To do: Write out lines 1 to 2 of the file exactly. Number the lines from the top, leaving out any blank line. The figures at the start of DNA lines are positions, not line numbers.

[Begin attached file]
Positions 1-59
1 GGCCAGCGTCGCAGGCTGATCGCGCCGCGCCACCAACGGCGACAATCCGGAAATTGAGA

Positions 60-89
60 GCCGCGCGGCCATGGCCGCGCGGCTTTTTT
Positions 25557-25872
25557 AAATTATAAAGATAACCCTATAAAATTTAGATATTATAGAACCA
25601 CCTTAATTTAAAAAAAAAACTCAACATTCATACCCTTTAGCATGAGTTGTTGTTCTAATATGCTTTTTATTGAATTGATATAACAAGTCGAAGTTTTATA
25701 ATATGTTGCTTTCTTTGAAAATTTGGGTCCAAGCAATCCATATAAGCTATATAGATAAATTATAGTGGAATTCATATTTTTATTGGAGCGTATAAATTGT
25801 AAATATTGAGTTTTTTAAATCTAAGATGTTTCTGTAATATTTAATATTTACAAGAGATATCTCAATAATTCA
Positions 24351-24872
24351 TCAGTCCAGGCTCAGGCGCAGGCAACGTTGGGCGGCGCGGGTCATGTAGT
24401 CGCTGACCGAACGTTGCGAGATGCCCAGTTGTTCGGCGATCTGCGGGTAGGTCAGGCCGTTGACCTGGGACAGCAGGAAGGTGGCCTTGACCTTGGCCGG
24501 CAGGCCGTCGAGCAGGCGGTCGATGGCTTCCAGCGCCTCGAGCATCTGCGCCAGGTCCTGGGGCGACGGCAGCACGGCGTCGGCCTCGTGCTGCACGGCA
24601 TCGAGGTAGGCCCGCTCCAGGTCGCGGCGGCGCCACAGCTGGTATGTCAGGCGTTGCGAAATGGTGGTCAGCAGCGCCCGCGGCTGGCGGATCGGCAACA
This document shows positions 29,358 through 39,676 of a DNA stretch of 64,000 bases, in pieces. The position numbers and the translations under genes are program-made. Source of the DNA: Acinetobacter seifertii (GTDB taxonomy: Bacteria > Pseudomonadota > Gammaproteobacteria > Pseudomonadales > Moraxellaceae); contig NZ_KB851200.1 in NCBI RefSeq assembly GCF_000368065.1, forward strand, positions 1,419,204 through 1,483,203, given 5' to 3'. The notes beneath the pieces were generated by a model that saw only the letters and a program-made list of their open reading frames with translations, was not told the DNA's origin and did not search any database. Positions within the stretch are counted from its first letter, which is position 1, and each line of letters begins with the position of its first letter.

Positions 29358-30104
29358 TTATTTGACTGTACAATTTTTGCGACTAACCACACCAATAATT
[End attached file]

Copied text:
Positions 1-59
1 GGCCAGCGTCGCAGGCTGATCGCGCCGCGCCACCAACGGCGACAATCCGGAAATTGAGA